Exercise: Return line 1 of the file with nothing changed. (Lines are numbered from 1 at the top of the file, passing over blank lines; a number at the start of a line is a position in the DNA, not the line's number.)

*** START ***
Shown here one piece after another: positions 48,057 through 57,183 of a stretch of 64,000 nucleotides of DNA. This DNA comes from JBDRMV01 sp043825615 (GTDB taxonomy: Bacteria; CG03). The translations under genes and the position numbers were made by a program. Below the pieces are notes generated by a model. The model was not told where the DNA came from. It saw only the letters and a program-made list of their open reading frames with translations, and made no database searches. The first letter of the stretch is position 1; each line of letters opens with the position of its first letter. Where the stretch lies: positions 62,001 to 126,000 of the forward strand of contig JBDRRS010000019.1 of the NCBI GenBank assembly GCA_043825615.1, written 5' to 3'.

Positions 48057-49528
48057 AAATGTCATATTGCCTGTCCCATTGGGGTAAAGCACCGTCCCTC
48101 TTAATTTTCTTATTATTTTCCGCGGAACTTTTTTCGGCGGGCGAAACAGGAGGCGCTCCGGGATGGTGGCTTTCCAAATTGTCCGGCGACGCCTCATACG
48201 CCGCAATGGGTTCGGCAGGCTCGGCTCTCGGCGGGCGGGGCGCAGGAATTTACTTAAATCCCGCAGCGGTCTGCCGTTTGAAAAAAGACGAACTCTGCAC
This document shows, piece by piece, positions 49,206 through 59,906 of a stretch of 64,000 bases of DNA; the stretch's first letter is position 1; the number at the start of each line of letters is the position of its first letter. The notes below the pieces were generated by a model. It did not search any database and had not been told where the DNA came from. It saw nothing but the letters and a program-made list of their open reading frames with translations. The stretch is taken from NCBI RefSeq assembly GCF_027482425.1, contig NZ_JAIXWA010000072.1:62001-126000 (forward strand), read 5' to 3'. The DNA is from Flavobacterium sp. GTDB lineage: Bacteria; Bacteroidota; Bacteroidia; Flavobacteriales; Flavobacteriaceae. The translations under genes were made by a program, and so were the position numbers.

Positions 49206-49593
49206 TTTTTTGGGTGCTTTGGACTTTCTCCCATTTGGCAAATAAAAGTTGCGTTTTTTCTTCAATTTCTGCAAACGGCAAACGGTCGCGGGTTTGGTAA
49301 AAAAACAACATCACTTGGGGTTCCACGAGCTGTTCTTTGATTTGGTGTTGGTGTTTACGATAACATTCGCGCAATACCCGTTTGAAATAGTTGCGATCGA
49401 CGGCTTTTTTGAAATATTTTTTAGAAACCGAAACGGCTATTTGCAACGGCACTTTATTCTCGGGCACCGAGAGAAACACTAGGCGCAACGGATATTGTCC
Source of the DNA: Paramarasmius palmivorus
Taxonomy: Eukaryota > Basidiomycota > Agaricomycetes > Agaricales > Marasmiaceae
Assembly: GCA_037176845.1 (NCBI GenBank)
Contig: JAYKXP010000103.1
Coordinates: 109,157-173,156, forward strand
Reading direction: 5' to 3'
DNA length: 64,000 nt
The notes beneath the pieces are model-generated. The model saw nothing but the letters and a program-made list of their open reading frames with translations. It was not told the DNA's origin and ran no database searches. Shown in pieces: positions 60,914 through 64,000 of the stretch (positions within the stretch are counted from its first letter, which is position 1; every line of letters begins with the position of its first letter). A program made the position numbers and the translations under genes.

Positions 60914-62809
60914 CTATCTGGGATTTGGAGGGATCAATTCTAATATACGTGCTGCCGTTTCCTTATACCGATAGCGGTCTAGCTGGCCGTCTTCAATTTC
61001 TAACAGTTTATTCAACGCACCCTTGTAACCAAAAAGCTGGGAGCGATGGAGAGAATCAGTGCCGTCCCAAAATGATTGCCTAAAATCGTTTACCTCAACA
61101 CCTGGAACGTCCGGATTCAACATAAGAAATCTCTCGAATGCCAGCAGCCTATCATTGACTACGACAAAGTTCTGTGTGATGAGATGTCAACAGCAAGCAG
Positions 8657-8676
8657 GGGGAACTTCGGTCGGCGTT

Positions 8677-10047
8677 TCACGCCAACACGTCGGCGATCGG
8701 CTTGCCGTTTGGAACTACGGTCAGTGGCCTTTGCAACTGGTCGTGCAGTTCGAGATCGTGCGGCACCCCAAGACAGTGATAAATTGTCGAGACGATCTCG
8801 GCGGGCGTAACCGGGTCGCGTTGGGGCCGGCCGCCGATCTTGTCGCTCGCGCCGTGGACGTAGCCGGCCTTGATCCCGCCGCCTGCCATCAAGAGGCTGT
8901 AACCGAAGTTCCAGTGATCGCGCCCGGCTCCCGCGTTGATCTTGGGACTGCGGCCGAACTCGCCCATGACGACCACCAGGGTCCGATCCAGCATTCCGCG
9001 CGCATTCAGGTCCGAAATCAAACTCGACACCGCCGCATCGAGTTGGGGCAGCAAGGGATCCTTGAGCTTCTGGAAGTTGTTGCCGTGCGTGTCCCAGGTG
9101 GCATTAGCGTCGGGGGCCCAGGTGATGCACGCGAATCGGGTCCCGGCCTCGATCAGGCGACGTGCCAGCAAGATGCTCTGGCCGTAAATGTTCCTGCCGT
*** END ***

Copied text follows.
Shown here one piece after another: positions 48,057 through 57,183 of a stretch of 64,000 nucleotides of DNA. This DNA comes from JBDRMV01 sp043825615 (GTDB taxonomy: Bacteria; CG03). The translations under genes and the position numbers were made by a program. Below the pieces are notes generated by a model. The model was not told where the DNA came from. It saw only the letters and a program-made list of their open reading frames with translations, and made no database searches. The first letter of the stretch is position 1; each line of letters opens with the position of its first letter. Where the stretch lies: positions 62,001 to 126,000 of the forward strand of contig JBDRRS010000019.1 of the NCBI GenBank assembly GCA_043825615.1, written 5' to 3'.